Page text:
Wednesday, September 28, 2016

Current Status: Overly Dramatic Will Ferrell

Today was not a good day.

Lack of sleep doesn't help.  It makes me more anxious, more certain that I've done something wrong, that I'm not good enough, that there is something inherently wrong with me.  It makes me reconsider every possible dark scenario, reinterpret every conversation, relive every mistake.  It at times makes me want to lash out, cry, or scream until I can somehow flush out the dark pit of emotions that's turning over and over on itself in my stomach, making pointless knots out of other pointless knots.  Or it makes me want to curl up in bed and cry myself to sleep.

It could go either way.  But given my current state of exhaustion, the latter might be the best option.

Honestly, I don't often feel this way anymore, so I haven't built up many coping mechanisms to deal with it when I do.  And when I used to feel this way, I would drink.  Or write confessional poetry.  And that wasn't exactly the best idea ever (the drinking or the poetry, for that matter).  So instead, I now feel a strange mix of adrift and sad and frustrated and am not sure what to do with any of it.

I guess that my new coping mechanism is writing about it in a distinctly non-confessional-poetry way.  But I don't particularly feel like dwelling anymore on how I feel.  I'm too tired, too entrenched in the sadness right now, whether it's even remotely justified or not.  On the other hand, it's all that's on my mind right now.

So.  I appear to be at an impasse. Gandalf is standing in the middle of the road, authoritatively slamming down his staff.  Can't go that way.  Can't go back.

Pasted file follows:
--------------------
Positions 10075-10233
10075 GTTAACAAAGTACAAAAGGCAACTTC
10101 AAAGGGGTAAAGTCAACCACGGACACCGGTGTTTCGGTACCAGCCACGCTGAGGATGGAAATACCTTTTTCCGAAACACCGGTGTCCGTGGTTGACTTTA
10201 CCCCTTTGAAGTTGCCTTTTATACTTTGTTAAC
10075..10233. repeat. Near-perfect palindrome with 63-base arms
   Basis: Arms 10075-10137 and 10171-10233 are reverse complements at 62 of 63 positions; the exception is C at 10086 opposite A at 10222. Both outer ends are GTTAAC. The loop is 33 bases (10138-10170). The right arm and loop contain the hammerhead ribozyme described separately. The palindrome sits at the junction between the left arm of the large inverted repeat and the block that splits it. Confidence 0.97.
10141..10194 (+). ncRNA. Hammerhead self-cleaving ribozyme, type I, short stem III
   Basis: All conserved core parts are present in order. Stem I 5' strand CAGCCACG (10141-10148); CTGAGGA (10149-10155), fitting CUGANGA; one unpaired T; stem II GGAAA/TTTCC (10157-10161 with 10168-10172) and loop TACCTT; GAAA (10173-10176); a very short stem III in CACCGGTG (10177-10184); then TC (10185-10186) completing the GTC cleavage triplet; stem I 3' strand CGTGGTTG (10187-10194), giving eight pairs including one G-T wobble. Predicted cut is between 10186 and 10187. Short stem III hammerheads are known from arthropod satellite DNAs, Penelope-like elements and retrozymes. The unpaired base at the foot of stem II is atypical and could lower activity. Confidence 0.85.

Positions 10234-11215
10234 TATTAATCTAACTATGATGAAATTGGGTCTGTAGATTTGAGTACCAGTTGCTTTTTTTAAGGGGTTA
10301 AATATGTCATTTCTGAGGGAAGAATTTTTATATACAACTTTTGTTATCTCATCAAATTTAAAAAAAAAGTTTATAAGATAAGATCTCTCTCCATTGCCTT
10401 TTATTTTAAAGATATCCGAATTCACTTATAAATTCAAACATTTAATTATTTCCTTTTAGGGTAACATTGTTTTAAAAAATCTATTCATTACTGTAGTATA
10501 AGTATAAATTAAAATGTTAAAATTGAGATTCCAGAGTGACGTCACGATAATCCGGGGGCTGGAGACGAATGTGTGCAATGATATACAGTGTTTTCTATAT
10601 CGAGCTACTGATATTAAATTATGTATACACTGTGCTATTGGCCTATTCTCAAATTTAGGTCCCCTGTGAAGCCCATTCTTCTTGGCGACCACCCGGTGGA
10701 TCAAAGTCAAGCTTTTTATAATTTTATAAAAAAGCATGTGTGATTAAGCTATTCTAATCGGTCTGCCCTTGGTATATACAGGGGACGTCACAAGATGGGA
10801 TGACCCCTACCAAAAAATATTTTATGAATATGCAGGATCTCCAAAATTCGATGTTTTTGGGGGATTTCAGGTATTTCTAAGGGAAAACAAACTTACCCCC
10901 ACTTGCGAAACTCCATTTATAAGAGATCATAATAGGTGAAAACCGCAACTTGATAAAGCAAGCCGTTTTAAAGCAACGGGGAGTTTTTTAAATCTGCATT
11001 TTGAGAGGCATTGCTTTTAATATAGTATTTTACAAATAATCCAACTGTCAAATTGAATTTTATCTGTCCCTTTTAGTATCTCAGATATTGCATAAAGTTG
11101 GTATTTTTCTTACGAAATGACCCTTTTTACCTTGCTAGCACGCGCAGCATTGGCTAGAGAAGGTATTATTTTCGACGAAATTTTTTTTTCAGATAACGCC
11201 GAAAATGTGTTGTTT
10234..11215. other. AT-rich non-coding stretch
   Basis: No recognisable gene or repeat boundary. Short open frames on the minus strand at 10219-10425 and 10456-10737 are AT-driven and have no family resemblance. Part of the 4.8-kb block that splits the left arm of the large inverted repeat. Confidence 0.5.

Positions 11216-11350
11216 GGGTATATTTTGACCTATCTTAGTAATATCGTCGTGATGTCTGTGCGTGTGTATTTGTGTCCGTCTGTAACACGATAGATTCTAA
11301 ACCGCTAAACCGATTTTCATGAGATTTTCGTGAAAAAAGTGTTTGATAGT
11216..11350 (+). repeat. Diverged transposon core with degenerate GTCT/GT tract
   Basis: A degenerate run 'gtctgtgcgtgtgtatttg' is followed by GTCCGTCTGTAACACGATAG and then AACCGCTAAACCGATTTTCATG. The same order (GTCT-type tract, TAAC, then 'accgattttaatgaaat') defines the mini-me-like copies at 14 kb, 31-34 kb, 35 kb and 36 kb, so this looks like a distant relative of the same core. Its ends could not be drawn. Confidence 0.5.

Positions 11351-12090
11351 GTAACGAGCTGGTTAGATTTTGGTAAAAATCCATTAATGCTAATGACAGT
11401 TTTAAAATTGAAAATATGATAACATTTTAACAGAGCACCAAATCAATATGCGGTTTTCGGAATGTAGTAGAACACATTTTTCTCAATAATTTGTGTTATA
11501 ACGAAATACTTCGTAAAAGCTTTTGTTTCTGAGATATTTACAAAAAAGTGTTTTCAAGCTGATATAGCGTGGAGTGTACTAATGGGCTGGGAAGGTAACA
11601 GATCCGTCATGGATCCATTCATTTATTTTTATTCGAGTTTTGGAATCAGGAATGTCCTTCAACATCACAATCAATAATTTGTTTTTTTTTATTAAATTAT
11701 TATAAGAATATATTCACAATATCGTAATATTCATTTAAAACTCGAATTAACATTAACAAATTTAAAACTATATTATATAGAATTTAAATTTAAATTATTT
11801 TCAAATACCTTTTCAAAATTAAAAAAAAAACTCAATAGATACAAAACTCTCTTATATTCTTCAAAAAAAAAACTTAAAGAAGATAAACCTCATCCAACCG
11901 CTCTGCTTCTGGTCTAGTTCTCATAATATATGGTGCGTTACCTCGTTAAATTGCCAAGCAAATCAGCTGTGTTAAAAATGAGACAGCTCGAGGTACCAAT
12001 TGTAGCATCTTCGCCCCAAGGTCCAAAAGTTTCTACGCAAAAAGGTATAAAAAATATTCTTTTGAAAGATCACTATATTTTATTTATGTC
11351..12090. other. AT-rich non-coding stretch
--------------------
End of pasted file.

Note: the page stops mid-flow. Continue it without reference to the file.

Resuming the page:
Quite frankly, I miss last week, when I blogged about how on top of things I felt.  (Hell, I miss yesterday, when I only felt slightly neurotic and restless.)  Today is pretty much the opposite.  And I know that's life, and I know that's just the natural ebb and flow of days and emotions and various stupid bullshit.  I know that.  It doesn't make it suck any less.

I definitely think blogging makes me a little more aware of my mental and emotional states than previously, even if it makes me feel a little manic sometimes when comparing one week to the next.  It at least gives me a weekly check-in on what's been going on in my life, for good or ill. The last time I had similar anxiety compounded with sleep-deprivation was a little over a year ago, so that's not too terrible.

Moreover, it makes me at least attempt to confront my overwrought emotions and figure out what the hell is going on and what I can or can't do about it.  Because if I just say that today was shitty, that's not a very interesting blog.

So. Today isn't a good day.  So what?  The world hasn't stopped because I feel bad, or because I barely slept, or because I might start crying if you look at me the wrong way.  It just continues on, like every other day.

What can I do about it?  Besides getting over myself?  Not much.  Get some sleep.  Communicate better.  Post this stupid blog about my stupid feelings, even though I'd rather not admit how emotional I can be.  Ask people to send me pictures of cute dogs.  Look at pictures of cute dogs.  Knit.  Read.  The usual things that settle my mind and emotions.

Oh yeah, and try again tomorrow.

Wednesday, September 21, 2016

If the Shoe Fits

I feel remarkably on top of things this week.  This is possibly because my shoes match my travel tumbler today and it's giving me an unjustifiably inflated sense of having my shit together.  Nothing quite makes me feel so organized as a completely matched outfit, and that probably says something about my priorities.

It's not just that my outfit is completely on point.  I've also been fairly successful at meal planning (and, more importantly, meal making) the past few weeks, I've finished several long-overdue projects, I bought a daily planner, and Mark and I are coming so very close to making the perfect pizza.  I've had some much-needed days with nothing to do (which makes a world of difference) and Mark and I have had a few nights where we actually work on our own creative projects (which never ever happens).